God cares about His character; His holiness. So much so, that unable to be close to Him because of our broken nature, He bridged the gap we couldn’t. What does any of this have to do with grief due to absence where we wished for something, and in its place have an empty womb, a ringless finger, or no bosom friends with whom to share deeply?

I remember a season in my 20’s when I couldn’t grasp God being loving and all-knowing. As a recent convert, I was carrying wounds caused by others and could not reconcile why the pain was present and not just part of my past. I had accepted Jesus into my life, and this brought me inexplicable joy. But the things that were broken in my heart and in my life before meeting him were still broken and painful after opening my life to his. It was pain and disappointment I could not wrap my brain around. Why Lord? – I asked.

My best friend exhorted me to hold on to what I knew to be true about God. It challenged me because what I knew in my head was in total dissonance with what I felt in my heart and saw in my life (the pain by others still causing damage). She pressed on and encouraged me to go with what I knew about Him rather than what I knew of people, or myself, or the situation at hand. To accompany my emotions with what was True of God. I tried. Two important things happened.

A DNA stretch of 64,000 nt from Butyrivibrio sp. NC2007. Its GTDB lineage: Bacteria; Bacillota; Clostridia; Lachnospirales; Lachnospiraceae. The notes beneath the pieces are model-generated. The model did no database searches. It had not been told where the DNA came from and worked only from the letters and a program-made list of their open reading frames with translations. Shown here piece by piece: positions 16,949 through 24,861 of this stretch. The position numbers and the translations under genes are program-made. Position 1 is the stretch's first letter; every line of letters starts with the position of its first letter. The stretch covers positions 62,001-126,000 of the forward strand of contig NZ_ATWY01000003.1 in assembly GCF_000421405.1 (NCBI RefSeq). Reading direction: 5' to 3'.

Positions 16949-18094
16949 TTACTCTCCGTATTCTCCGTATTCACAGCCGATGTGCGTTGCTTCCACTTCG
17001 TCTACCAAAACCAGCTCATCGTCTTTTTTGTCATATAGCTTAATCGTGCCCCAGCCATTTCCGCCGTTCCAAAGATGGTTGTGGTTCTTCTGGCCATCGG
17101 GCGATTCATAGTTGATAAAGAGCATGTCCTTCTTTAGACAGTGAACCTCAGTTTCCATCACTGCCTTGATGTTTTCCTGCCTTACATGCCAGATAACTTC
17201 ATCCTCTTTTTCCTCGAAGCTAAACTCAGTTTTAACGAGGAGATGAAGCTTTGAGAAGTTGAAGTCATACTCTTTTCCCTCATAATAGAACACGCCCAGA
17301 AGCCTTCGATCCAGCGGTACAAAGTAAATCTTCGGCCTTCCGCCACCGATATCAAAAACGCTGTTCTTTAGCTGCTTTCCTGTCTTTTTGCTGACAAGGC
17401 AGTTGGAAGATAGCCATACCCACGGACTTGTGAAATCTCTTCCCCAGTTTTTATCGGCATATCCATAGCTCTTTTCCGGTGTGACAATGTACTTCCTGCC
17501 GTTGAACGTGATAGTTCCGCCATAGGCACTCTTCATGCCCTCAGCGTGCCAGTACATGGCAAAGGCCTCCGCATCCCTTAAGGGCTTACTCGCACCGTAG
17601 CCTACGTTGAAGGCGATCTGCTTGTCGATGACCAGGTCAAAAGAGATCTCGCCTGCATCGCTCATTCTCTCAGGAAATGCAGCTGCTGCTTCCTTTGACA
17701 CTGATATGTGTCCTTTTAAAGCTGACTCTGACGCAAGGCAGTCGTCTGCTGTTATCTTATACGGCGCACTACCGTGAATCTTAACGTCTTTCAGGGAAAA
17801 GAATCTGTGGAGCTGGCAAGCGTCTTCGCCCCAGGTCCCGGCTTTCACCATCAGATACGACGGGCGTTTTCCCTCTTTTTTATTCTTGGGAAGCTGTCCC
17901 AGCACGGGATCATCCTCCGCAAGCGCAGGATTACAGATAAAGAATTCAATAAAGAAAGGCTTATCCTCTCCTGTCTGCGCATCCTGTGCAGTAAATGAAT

The first is that it forced me to dig deeper and revise what I knew of God. It made me go to Scripture and look for His character in the stories I was familiar with, not simply remember I knew the story.  The second was a shift in direction from where my feelings were taking me.

Were the feelings gone? Of course not. The things that caused pain were still painful. I still felt very much hurt and wrestled with anger that God allowed certain things to map out as they did. What did change, however, was the conclusion. There was room for God to be good and who He says He is, within my circumstances. The fact is that the veracity of who He is and the magnitude of our heartbreak aren’t mutually exclusive.

I am allowed to hurt, be angry even, and yet include Him in the conversation. This is about as real as it gets in any relationship. While my pain is very real, my conclusions about God may not be accurate. Knowing Truth allows for pain and hope to coexist.

God’s character is good and sovereign. And neither attribute depends on circumstance. This is what makes trusting Him so difficult but also comforting. He is good even when others aren’t. He is sovereign even over an ailment that can’t be explained.